Brands Need To Be Adaptable

Brands Need To Be Adaptable

Brands Need To Be Adaptable

What should your brand stand for? And how much control do you really have over it?

Let’s take an example. A high street bank starts up. It needs a name, it comes up with one, let’s say Lloyds Bank. It opens a branch and sticks the name on the front. It’s very successful and it grows opening lots of other branches. People come to associate the name with banking, they even say things like “they’re a good bank”. As time goes by the bank decides to get into stuff that isn’t just borrowing and lending but insurance, investments and pensions. And people are comfortable because it’s all about money and bankers know all about money? Don’t they.

This a classic story of a business building itself and dragging the brand with it. And as long as banks stay relevant and popular all is well.

But you could take the same story with a record shop let’s call it HMV. “They run great record shops” people say, and so they are very comfortable buying CD’s and DVD’s from them, it’s what the brand stands for. But what happens when people don’t want record shops anymore. It’s the equivalent of everyone going off banks and then what do Lloyds do?

The point is that brands that are very adaptable are more likely to survive. So Virgin for example is a brand that stand for much more than any of its products: for Richard Branson, for Customer Championing and a David vs Goliath approach. When record shops were no longer wanted Virgin Megastores disapeared but the Virgin brand had no problem because it was much more than a record shop.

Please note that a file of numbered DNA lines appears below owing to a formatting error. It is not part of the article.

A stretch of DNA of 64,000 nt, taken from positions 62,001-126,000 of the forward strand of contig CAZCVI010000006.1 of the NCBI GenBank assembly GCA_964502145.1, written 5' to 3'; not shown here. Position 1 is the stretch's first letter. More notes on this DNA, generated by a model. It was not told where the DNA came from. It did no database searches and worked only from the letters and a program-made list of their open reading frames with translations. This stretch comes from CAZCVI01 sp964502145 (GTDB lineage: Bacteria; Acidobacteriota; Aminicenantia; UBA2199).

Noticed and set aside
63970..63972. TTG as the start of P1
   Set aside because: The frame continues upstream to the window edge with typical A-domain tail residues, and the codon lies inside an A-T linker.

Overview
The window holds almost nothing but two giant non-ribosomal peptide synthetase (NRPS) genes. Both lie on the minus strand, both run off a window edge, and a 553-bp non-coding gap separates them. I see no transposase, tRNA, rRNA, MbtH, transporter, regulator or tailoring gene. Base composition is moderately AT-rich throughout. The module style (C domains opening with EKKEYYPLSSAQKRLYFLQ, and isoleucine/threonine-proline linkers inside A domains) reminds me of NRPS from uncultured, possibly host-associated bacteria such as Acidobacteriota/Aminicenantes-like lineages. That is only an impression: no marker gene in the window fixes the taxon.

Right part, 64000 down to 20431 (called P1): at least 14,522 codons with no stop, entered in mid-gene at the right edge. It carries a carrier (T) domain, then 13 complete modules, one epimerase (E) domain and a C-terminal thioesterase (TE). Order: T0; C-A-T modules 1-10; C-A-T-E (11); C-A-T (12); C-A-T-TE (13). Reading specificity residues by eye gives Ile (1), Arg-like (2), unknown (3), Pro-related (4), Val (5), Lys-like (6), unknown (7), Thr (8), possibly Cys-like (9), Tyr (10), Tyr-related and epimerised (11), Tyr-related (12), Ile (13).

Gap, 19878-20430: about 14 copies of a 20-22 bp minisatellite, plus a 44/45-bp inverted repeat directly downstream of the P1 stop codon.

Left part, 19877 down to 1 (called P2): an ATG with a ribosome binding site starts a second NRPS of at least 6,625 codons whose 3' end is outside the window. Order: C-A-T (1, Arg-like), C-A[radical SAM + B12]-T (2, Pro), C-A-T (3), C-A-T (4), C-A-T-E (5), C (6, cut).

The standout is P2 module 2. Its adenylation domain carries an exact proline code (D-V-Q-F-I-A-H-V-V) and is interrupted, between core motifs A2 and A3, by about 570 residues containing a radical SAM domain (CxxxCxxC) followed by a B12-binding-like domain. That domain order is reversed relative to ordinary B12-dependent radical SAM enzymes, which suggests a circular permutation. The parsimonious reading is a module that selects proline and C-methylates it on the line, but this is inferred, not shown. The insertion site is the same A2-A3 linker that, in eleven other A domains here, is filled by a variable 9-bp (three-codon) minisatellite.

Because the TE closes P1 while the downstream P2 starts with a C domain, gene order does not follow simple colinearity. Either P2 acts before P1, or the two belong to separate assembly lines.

Amazon is another interesting example. It started in books but it never spent too much time and money building it’s brand based on books. The brand really stood for ‘online efficiency’ and look what a stroke of genius that was. It can now sell pretty much anything on the basis of it’s efficiency. It’s invested very little in brand building and has been careful not to be too tightly positioned.

I think there is an interesting debate hear. Could it be better for brands to stand for big generic positionings like “Customer champions” “efficiency” “victory” “rebellion”.

These type of brand positionings are much harder to achieve than those anchored in product propositions or even in emotional differentiation. And in the short term they may pay a price, being a bit more vague and a bit less differentiated. In the long term though they are more likely to survive because they are more flexible and adaptable.

At Libertine, our brand stands for Freethinking and that’s a much more flexible positioning than most creative agencies who are defined by either their discipline or their approach to marketing. Whatever happens to the media environment, wherever marketing services end up there will always be a need for Freethinking. And that makes for a very adaptable brand. Like the cockroach we may not be the biggest or the prettiest but in a nuclear holocaust, environmental catastraphe or a digital revolution who would your money be on?